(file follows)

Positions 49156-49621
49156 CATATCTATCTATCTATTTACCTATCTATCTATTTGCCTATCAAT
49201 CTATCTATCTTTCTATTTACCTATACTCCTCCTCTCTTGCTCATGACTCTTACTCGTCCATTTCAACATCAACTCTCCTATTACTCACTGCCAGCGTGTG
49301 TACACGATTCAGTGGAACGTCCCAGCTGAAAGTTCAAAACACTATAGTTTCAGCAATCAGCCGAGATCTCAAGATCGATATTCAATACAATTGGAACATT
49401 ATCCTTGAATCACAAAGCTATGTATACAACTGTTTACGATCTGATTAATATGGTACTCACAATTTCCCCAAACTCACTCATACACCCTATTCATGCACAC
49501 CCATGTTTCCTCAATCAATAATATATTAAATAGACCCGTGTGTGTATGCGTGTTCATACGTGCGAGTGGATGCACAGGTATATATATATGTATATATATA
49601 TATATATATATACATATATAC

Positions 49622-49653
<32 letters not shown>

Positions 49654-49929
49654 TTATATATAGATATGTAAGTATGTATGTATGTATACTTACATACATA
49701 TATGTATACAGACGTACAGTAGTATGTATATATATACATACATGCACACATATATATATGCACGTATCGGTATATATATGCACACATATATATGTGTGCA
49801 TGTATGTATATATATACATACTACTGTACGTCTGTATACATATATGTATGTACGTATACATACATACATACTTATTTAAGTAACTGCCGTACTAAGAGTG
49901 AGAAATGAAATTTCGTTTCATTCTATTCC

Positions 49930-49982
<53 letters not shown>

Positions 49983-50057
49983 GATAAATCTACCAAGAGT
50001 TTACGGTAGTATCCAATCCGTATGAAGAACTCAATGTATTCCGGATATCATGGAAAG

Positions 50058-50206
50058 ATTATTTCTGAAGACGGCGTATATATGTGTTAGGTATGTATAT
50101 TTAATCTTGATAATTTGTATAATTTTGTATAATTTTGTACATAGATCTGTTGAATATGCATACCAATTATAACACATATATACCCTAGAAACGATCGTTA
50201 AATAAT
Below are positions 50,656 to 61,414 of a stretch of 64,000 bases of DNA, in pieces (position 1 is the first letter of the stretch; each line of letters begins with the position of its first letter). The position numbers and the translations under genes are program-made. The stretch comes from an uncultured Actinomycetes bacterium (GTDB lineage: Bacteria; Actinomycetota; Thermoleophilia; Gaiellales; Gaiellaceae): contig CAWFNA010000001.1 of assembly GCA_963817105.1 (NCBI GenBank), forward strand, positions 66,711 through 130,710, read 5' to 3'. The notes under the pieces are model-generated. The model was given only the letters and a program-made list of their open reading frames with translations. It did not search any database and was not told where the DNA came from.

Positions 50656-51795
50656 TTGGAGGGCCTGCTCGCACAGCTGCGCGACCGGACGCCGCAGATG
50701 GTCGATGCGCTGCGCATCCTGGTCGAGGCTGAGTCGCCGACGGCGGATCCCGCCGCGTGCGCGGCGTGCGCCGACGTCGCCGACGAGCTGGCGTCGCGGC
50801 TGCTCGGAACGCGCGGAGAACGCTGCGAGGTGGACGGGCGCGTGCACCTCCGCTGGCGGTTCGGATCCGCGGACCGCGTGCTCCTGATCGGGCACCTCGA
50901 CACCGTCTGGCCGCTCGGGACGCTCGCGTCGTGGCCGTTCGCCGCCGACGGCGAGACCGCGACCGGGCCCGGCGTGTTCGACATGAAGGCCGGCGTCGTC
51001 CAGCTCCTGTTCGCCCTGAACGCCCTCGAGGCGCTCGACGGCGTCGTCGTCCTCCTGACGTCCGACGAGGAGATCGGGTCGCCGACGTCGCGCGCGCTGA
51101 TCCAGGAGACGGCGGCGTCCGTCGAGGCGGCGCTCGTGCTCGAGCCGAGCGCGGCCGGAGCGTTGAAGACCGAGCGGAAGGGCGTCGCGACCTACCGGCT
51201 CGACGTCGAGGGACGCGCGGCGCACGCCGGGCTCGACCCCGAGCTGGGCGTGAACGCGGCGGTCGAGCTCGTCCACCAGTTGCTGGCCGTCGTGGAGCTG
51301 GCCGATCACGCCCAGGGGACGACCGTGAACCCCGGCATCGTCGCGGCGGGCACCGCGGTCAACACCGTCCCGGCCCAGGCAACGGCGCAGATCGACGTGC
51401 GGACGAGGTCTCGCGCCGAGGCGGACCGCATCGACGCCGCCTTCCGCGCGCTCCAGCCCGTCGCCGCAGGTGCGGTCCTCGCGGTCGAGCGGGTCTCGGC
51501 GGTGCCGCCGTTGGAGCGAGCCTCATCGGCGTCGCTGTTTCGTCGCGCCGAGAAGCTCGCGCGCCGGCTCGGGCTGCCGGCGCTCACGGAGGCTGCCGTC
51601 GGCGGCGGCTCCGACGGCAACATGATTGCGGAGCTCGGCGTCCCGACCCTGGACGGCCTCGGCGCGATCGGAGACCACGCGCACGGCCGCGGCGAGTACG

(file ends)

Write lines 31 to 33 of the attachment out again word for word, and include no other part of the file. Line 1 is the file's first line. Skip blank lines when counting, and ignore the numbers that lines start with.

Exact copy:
51101 TCCAGGAGACGGCGGCGTCCGTCGAGGCGGCGCTCGTGCTCGAGCCGAGCGCGGCCGGAGCGTTGAAGACCGAGCGGAAGGGCGTCGCGACCTACCGGCT
51201 CGACGTCGAGGGACGCGCGGCGCACGCCGGGCTCGACCCCGAGCTGGGCGTGAACGCGGCGGTCGAGCTCGTCCACCAGTTGCTGGCCGTCGTGGAGCTG
51301 GCCGATCACGCCCAGGGGACGACCGTGAACCCCGGCATCGTCGCGGCGGGCACCGCGGTCAACACCGTCCCGGCCCAGGCAACGGCGCAGATCGACGTGC